Ex­pert Voice:

A pae­di­a­tri­cian on com­mon al­ler­gies in kids

Expat Living (Singapore) - - Contents -


Ac­cord­ing to DR LIEW WOEI KANG, who spe­cialises in al­ler­gies, im­munol­ogy and rheuma­tol­ogy, this in­flam­ma­tory skin dis­ease, which is of­ten char­ac­terised by itchy skin and rash, af­fects 10 to 20 per­cent of chil­dren, es­pe­cially in­fants. Sub­types in­clude se­b­or­rheic eczema (cradle­cap), ir­ri­tant eczema and atopic eczema. Gen­eral man­age­ment in­cludes avoid­ance of trig­gers, fre­quent mois­tur­is­ing and top­i­cal anti-in­flam­ma­tory med­i­ca­tions, he says.


Food al­ler­gies af­fect five to eight per­cent of chil­dren, says Dr Liew. “The most com­mon food al­ler­gens in­clude eggs, cow’s milk, peanuts, soy, wheat, fish and shell­fish in young chil­dren. Most of these al­ler­gies are out­grown with time, but some per­sist into later child­hood. Food al­ler­gens that par­tic­u­larly af­fect older chil­dren and adults in­clude peanuts, tree nuts and shell­fish.” Treat­ment for food al­ler­gies is typ­i­cally strict avoid­ance, while oral im­munother­apy in the form of reg­u­lar baked or cooked food may be suit­able in some in­stances, he ex­plains.


A chronic res­pi­ra­tory con­di­tion in which the air­way to the lungs spasms, asthma af­fects up to 20 per­cent of chil­dren, and usu­ally causes cough­ing, wheez­ing, short­ness of breath and chest tight­ness. “The most com­mon type is vi­ral-in­duced asthma, or ‘child­hood asthma’, where wheez­ing is trig­gered by res­pi­ra­tory tract vi­ral in­fec­tions. This tends to be out­grown with time as im­mu­nity im­proves,” says Dr Liew. “In these cases, the wheez­ing is se­condary to re­cur­rent res­pi­ra­tory tract in­fec­tions; so, when the im­mu­nity ma­tures with time, the re­duced fre­quency of res­pi­ra­tory tract in­fec­tions leads to less ir­ri­ta­tion to the res­pi­ra­tory tract, al­low­ing for com­plete re­cov­ery of bronchial hy­per­ac­tiv­ity.”

There’s also al­ler­gic asthma, which is associated with en­vi­ron­men­tal al­ler­gens, es­pe­cially house dust mites, pets, cock­roaches, mould or pollen. “The res­pi­ra­tory al­ler­gies are treated with al­ler­gen avoid­ance, and the use of bron­chodila­tors like Ven­tolin, and pre­ven­ters like mon­telukast and in­haled cor­ti­cos­teroids. Sublin­gual im­munother­apy, where the pa­tient is given small doses of an al­ler­gen un­der the tongue, can also be con­sid­ered for per­sis­tent cases,” says Dr Liew.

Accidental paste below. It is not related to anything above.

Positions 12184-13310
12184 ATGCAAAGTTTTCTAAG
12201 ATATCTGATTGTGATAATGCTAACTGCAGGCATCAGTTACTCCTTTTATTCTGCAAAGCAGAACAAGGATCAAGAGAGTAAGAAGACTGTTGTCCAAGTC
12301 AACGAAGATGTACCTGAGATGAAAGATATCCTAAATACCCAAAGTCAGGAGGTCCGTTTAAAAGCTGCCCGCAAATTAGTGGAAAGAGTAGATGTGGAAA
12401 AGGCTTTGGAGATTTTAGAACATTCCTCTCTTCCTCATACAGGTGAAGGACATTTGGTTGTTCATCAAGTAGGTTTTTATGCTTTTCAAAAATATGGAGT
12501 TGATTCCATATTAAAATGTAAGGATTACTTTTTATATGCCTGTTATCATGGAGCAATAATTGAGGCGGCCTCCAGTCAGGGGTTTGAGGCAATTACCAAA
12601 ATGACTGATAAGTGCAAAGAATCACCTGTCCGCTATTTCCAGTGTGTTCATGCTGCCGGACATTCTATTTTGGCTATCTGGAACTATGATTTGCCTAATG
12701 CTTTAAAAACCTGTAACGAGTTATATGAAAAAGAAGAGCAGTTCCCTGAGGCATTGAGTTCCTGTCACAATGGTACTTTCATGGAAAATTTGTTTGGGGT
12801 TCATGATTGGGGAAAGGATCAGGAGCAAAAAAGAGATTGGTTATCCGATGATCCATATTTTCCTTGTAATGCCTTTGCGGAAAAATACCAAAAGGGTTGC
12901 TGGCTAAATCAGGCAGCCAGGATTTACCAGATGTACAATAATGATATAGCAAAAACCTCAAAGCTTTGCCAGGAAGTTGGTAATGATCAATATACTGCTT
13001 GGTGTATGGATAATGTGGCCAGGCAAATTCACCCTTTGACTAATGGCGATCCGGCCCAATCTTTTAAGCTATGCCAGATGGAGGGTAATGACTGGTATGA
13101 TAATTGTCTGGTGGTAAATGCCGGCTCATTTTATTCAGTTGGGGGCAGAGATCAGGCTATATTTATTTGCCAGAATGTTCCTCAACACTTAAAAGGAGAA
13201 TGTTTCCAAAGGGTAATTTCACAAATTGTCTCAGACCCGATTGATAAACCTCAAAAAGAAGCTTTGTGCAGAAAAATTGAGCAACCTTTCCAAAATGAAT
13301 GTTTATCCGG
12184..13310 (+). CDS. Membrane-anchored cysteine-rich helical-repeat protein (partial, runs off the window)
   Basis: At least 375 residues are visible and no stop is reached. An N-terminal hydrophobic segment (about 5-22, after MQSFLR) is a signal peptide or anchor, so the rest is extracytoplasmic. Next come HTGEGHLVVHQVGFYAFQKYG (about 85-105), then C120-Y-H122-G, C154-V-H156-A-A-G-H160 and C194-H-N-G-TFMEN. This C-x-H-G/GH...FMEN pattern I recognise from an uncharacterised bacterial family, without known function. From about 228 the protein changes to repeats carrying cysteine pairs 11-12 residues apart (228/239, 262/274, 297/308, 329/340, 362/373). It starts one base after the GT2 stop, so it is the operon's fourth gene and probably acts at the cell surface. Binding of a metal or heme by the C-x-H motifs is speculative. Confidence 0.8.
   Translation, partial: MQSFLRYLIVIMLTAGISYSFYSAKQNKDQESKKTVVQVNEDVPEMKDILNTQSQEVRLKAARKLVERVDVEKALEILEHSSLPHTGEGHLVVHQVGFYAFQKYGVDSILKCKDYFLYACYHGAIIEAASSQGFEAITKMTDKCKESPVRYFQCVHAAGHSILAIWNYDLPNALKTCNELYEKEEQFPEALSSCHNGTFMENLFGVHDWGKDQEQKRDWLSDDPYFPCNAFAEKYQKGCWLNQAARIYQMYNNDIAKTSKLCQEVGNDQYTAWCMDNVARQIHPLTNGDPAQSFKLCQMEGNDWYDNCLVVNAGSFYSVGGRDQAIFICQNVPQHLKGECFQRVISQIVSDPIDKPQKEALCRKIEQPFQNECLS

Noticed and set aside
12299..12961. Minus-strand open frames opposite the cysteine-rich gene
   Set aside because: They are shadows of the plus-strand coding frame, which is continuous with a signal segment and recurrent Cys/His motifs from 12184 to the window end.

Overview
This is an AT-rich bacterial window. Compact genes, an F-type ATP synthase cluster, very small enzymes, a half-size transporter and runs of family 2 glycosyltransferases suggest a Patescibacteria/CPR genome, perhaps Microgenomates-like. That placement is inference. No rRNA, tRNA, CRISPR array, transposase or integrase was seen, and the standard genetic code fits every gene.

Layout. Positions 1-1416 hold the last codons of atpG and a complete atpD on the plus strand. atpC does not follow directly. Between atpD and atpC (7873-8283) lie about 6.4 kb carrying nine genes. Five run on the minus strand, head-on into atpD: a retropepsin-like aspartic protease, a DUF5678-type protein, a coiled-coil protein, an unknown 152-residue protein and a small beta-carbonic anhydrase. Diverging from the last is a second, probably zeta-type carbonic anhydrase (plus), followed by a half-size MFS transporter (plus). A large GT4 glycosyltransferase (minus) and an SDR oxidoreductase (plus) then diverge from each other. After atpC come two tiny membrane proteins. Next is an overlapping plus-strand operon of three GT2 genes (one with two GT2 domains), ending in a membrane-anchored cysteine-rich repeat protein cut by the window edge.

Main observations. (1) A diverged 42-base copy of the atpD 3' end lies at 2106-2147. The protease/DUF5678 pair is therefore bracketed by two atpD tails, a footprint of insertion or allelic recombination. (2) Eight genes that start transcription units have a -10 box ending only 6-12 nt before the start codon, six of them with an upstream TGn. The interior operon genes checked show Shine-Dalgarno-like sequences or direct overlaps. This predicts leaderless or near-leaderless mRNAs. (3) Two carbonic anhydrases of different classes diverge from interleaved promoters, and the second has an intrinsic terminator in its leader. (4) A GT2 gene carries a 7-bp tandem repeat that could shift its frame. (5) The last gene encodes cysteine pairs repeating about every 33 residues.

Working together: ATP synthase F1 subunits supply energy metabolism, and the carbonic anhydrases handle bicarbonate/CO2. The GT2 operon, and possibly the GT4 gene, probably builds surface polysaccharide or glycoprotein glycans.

This type of in­flam­ma­tion in the nose oc­curs when the im­mune sys­tem re­acts to al­ler­gens, re­sult­ing in a stuffy or runny nose, sneez­ing, itchy and wa­tery eyes. Ac­cord­ing to Dr Liew, al­ler­gic rhini­tis af­fects 20 to 30 per­cent of chil­dren, and is of­ten associated with al­ler­gic con­junc­tivi­tis (eye in­flam­ma­tion). He says the causes and treat­ment are sim­i­lar to those of al­ler­gic asthma. Dr Liew also notes that hay fever, which is a type of al­ler­gic rhini­tis, is usu­ally a sea­sonal al­lergy to grass pollen, while peren­nial al­ler­gic rhini­tis here in Sin­ga­pore is usu­ally due to house mite al­ler­gies. Dr Liew adds, “Al­ler­gic rhini­tis can im­prove with age, as many ex­ac­er­ba­tions in young chil­dren are se­condary to re­cur­rent in­fec­tions. The more op­ti­mal the con­trol of the res­pi­ra­tory al­ler­gies, the more likely the child will have a good out­come, in­clud­ing hav­ing op­ti­mal lung func­tion in adult­hood.”

Preva­lence and pro­gres­sion

While the com­mon­ness of asthma and al­ler­gic rhini­tis has re­mained stable, the per­va­sive­ness of food al­ler­gies and atopic eczema has in­creased in re­cent years.

“We don’t know why the preva­lence of atopic eczema and food al­ler­gies is in­creas­ing, but rea­sons could in­clude en­vi­ron­men­tal pol­lu­tion, mod­i­fi­ca­tions of food sources and the en­vi­ron­ment be­ing too hy­gienic, mak­ing the im­mune sys­tem more skewed to­wards al­ler­gies,” says Dr Liew.

And, while some al­ler­gies can be out­grown, if there’s a fam­ily his­tory of al­lergy then there’s a pos­si­bil­ity that a child may de­velop other al­ler­gies. The most im­por­tant thing, Dr Liew says, is to get the right di­ag­no­sis in or­der to man­age things cor­rectly.

“Pa­tients with asthma re­quire a spe­cial high­light, as food al­ler­gies are more dan­ger­ous if the un­der­ly­ing asthma is not di­ag­nosed or op­ti­mally con­trolled. This is one of the main rea­sons why food ana­phy­laxis can lead to fa­tal­i­ties, some­thing we see re­ported around the world.”

Gle­nea­gles Hos­pi­tal is at 6A Napier Road. To sched­ule an ap­point­ment, text 8799 7767 (What­sapp). gle­nea­gles.com.sg

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